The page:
Rans Rocket, Burley Piccolo, Dymotec 6 Sidewall Generator

This page shows photos of my Rans Rocket and how the Burley Piccolo (a trailercycle) and Dymotec generator are installed on the Rocket.

For more information about the Dymotec 6 sidewall generator, see http://www.peterwhitecycles.com/dymotec.asp.

For more information about the Burley Piccolo, see http://www.burley.com/catalog/trailercycles/.

Questions or comments?  Please email me (Brent Hugh; bhugh@mwsc.edu).

On this page: [ Piccolo photos | Piccolo Mounting | Piccolo comments/suggestions | Generator mounting ]

Rans Rocket with Burley Piccolo





Visiting Pre-School

On this page: [ Piccolo photos | Piccolo Mounting | Piccolo comments/suggestions | Generator mounting ]

Moose Rack

The moose rack comes with the Piccolo and provides for a very secure attachment to the front bicycle. Attachment of the Moose Rack to the Rocket presented no particular problem--the rear end of the Rocket is similar to the rear end of any upright bike with 20-inch wheels.

Seats stays interfere slightly with Moose Rack

You can see that the seat stays (aluminum poles that look white in this photo) interfere slightly with the moose rack. This did not present a great problem--I was able to level the Moose Rack sufficiently without changing anything about the Moose Rack or the seat stays. The seat say does touch one of the rack supports.

Front Attachment of Moose Rack

You can see that the adjustable front brace still has some slack left (it could be adjusted an inch or two longer if necessary).

Moose Rack attached to Rocket

With Piccolo attached

The minor problems with the Piccolo attached to the Rocket are evident in this photograph.  Because of the 20-inch wheel, the Moose Rack is slighly lower than it would be if attached to a 26- or 27-inch bike.  This cants the Piccolo slightly forward.  You can partially compensate for this forward tilt by careful adjustment of the handlebars and seat.

Also, the pedals of the Piccolo are quite close to the ground--be careful when leaning into a turn!  Attached to a 26- or 27-inch bike, the Piccolo pedals would be an inch or two further from the ground.

Neither of these problems has anything to do with the fact that the Rocket is a recumbent.  The same problems would turn up if the Piccolo were attached to an upright bike with 20-inch wheels.

If you do mount a Piccolo on a Rocket, or any other recumbent, make sure that you are capable and confident in riding and controlling your bike without the trailerbike first.  The Rocket+Piccolo is a long and heavy machine, and you have to know what you're doing to keep it under control.  I wouldn't recommend that new recumbent riders simply add a Piccolo to their machines.  Ride your recumbent by itself for at least a couple of months and/or a couple of hundred miles before adding a trailerbike.  The one time Jonathan & I went over with the trailerbike was a 0 mph tip-over when my shoelaces got caught in the front sprocket of the Rocket and I couldn't get my foot down in time (now I always ride with Velcro shoes, avoiding the shoelace problems . . . ).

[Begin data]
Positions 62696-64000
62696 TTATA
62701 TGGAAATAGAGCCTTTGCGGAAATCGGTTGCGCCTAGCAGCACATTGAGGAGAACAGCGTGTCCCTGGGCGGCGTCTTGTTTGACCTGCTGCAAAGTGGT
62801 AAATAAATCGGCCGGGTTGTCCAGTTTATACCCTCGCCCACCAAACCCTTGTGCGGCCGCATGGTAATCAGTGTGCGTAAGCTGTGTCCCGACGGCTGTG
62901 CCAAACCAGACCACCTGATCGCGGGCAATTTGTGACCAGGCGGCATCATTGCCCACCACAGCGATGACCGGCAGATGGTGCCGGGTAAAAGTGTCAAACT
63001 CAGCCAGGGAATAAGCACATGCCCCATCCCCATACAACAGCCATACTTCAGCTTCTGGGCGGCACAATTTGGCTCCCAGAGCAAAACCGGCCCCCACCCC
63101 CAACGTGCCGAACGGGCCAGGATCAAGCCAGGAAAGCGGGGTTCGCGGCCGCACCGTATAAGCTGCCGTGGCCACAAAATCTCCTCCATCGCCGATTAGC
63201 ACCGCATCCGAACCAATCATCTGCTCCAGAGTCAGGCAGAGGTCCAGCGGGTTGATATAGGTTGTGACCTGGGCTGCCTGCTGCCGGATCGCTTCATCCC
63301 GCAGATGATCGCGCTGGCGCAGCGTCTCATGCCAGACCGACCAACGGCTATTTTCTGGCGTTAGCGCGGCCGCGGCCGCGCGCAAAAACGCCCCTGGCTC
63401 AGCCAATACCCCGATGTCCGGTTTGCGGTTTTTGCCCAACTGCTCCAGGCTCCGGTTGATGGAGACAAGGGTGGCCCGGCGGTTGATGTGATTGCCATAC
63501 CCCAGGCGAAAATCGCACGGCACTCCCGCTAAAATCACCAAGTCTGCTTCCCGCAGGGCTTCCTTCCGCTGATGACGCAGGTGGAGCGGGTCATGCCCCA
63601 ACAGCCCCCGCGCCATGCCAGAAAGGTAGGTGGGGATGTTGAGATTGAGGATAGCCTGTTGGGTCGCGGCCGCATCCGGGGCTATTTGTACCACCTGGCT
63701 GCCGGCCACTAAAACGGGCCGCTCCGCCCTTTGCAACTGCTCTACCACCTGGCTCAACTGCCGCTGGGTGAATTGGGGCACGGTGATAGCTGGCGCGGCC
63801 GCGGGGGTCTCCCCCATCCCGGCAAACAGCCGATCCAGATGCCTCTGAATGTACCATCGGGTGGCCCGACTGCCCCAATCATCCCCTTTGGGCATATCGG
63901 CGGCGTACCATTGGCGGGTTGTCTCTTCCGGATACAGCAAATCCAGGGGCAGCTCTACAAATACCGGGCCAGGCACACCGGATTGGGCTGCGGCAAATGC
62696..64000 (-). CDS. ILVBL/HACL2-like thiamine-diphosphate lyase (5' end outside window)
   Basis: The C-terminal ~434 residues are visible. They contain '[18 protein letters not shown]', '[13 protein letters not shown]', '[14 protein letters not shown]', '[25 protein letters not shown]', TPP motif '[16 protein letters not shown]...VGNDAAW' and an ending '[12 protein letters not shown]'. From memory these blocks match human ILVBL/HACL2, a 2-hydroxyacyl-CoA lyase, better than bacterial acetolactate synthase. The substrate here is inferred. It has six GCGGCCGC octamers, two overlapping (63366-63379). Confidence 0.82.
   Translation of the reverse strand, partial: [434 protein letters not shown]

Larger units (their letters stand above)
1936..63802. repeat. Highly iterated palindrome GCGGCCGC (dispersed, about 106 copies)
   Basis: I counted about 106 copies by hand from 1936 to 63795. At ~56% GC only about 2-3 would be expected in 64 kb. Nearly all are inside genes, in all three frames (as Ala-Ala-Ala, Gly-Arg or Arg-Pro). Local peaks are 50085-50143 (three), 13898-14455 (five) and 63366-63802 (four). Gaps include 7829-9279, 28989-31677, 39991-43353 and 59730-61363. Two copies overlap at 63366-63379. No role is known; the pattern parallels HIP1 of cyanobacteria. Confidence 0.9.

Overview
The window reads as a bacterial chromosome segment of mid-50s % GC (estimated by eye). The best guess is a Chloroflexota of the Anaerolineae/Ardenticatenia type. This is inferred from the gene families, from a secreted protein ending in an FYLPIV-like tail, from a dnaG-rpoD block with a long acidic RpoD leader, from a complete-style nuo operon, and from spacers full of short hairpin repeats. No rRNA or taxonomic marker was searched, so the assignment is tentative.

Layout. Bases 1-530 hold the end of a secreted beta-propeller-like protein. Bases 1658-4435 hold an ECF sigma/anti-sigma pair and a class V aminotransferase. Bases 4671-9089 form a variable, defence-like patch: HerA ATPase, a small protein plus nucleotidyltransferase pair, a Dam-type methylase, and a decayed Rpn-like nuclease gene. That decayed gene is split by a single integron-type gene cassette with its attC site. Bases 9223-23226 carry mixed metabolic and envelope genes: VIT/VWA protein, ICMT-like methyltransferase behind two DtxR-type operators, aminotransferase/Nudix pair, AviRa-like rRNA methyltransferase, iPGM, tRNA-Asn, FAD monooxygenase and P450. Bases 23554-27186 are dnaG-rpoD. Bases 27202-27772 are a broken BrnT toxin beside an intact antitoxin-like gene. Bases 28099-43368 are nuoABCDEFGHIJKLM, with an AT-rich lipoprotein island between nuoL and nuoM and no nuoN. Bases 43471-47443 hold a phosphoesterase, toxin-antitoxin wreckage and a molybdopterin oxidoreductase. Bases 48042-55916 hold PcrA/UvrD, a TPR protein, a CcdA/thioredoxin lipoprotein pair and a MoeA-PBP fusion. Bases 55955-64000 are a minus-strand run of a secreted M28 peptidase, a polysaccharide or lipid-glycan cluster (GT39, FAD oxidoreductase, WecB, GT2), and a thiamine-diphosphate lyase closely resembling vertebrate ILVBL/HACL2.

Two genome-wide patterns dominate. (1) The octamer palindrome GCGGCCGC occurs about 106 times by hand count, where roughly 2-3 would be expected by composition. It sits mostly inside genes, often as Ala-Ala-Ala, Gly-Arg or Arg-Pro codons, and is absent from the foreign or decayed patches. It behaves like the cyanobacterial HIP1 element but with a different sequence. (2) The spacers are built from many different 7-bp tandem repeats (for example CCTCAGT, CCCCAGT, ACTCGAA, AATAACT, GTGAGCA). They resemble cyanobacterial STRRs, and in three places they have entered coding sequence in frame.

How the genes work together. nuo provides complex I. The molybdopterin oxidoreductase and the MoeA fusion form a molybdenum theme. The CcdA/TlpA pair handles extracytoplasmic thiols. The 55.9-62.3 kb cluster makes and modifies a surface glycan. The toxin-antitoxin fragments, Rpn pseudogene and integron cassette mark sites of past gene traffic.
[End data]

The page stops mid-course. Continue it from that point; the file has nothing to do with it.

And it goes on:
Also, just as tandem riders do, develop a routine for communicating as you get on and off the bike and start and stop.  Once, when we first had the bike, we were stopped in a parking lot driveway waiting to cross the road. Jonathan (4 years old . . . ) decided he was tired and just got off.  I was busy watching traffic and didn't notice.  As soon as there was a break in traffic, I said, "Here we go!" and took off, leaving him standing there.  Now we make it a rule that Jonathan has to ask before he gets on or off the bike.  Before starting out, I ask, "Ready to go?" and wait for a reply.

Jonathan and I have been on many rides with the trailerbike, some as long as as 25 miles.  We both love it!

On this page: [ Piccolo photos | Piccolo Mounting | Piccolo comments/suggestions | Generator mounting ]

Attachment of Dymotec 6 generator to Rans Rocket

The generator is attached to the bike using a Zinkens Dynashoe generator mount, available from  http://www.peterwhitecycles.com/dymotec.asp

I use a Lumotec Oval Plus headlight with the generator.  The Oval Plus has a "standlight"--a bright LED light that comes on when you stop.  The standlight has saved my bacon on at least one occasion.  The Oval Plus is available from Peter White Cycles, too.

I really like the generator/headlight combination.  I often go for 2- or 3-hour rides in the twilight/evening and I don't know of an affordable rechargeable light that would reliably last for that length of time.  The headlight gives enough light to see and be seen by and the generator doesn't slow down my average speed by any noticeable amount.

More views of the generator mount:




More pages by Brent Hugh:  www.mwsc.edu/~bhugh